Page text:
This makes prosperity stable when around half (0.5) of demands are fulfilled, and grow or diminish at higher or lesser ratios. (The 0.5 base ratio may be something that could be adjustable as a game difficulty option). It also weights the effect size by how much demand that city generated. If one city generated all of that plotgroup's 8 demand for silver, it would get the full effect from whether its plotgroup met that demand. Cities that didn't demand silver would get no effect. This could mean Prosperity would be best stored as a float, but it could also be feasible to sum the total Prosperity change for that turn then round it to the nearest int.

    True, but as CB points out it actually may be a good thing to have some form of consequence for being unable to fulfill demands. The most highly productive/advanced citizen types could have relatively higher expectations and desire some luxury goods not easily available on the frontier. If you're able to supply them, this demand represents an opportunity for additional profit from the sale, on top of the production advantage of the advanced citizen. The tradeoff is the demands are something the citizen actually expects to be met, and conditions become at least mildly suboptimal if they're not. If you prematurely recruited lots of discontented citizens you can't supply, you would be less prosperous than having founded large settlements consuming more ordinary goods which you are able to fulfill.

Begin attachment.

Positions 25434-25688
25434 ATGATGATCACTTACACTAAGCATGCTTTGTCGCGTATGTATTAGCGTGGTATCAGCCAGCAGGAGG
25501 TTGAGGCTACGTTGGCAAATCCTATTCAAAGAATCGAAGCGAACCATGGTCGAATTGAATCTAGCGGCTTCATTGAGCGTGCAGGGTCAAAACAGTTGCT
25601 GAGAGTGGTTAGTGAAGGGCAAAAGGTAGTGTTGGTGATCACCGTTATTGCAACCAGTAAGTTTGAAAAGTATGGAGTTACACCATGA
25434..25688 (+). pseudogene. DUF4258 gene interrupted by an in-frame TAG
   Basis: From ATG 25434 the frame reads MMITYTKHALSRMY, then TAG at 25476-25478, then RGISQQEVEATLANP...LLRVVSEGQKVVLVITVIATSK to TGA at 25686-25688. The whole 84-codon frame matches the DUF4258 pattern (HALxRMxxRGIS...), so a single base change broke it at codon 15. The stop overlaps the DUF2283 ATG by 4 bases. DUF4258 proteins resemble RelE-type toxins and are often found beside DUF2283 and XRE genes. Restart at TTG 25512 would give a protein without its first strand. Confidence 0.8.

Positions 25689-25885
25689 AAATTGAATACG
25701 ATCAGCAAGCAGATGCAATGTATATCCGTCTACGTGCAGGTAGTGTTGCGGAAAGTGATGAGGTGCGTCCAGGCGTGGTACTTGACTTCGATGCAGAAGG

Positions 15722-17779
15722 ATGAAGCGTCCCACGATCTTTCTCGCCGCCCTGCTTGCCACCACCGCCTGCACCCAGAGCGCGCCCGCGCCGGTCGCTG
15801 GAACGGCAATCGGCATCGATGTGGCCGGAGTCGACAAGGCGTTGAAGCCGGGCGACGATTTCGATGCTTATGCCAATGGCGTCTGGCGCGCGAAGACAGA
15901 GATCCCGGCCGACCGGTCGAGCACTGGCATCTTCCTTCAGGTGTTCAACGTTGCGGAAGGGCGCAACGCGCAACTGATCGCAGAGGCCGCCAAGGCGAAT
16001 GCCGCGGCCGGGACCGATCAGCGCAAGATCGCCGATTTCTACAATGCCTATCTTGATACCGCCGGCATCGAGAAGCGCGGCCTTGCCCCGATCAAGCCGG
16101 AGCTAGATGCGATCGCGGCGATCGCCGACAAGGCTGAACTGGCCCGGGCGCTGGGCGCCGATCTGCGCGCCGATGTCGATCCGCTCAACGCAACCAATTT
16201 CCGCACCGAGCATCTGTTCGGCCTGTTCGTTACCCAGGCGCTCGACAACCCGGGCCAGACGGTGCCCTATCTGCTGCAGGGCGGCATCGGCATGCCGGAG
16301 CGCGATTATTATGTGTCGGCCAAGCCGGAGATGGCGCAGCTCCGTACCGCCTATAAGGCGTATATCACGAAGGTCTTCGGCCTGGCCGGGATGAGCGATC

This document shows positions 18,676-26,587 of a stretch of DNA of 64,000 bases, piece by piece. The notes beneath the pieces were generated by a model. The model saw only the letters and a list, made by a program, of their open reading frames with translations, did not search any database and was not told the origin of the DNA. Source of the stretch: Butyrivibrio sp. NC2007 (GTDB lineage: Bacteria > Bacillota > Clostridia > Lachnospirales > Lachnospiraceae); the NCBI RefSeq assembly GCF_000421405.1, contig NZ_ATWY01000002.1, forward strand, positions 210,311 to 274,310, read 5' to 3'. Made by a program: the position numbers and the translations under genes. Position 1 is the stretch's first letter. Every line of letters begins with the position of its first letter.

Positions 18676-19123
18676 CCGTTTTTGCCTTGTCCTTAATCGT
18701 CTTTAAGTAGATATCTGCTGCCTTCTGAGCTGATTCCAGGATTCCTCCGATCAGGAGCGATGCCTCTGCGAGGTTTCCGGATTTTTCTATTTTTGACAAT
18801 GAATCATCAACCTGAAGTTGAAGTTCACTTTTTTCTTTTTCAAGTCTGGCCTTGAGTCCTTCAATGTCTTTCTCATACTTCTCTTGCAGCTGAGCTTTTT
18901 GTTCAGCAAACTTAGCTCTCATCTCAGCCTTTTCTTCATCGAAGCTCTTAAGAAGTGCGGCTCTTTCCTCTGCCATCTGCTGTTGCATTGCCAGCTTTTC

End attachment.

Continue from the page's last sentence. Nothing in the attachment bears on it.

An alternative could be to let another system eg "Happiness" incorporate how well citizen demands are fulfilled, and use Prosperity for something else (total production and city size, or amount of building demands fulfilled?). But I think this probably crosses the line of adding an unnecessary amount of variables and increasing the complexity-to-fun ratio. Since there's already tracking of Fealty / Rebel Sentiment, probably best to avoid introducing too many more systems at this point.
     
  8. Nightinggale

    Nightinggale Deity

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    :trouble::trouble::trouble:

    Spoiler :
    :joke: It's ok for everybody to speak their mind. If I really wanted to care for who comes up with the concept rather than how it should be done, then I wouldn't have asked in the first place ;)


    And how will a markedplace fit in this calculation? Remember that we have capped sales in each city and this is based on available buildings. Naturally we can change that, but removing already coded features shouldn't be done just because "oh I forgot about that".

    While I find the ideas here interesting, only the last one gives any clue to how to deal with city based prosperity vs yields shared in a plotgroup.

    I have been thinking about how to deal with that specific issue and I came up with this:

    Don't handle domestic trade during CvCit::doTurn. Instead let all cities finish. After that a new function is called to deal with domestic trade.

    We make a new class containing YieldType, Price and city pointer and then for each plotgroup we do the following:
    • Make a list/vector of the new class
    • Loop all cities and store the demands the list.
    • sort list based on price (biggest first)
    • go through the list and sell what the city demands of the yield in question. If the city lacks the yield, look though all cities in the plotgroup to take from storage somewhere else

    This way we can get yields from all cities in a plotgroup while doing sales locally in each city and gain prosperity or whatever locally. At the same time if we are capped at selling 2 in a city (no marked building) and the demand is 3, then it will sell the two yields with the highest profit rather than the two with the lowest yield IDs like it will do right now.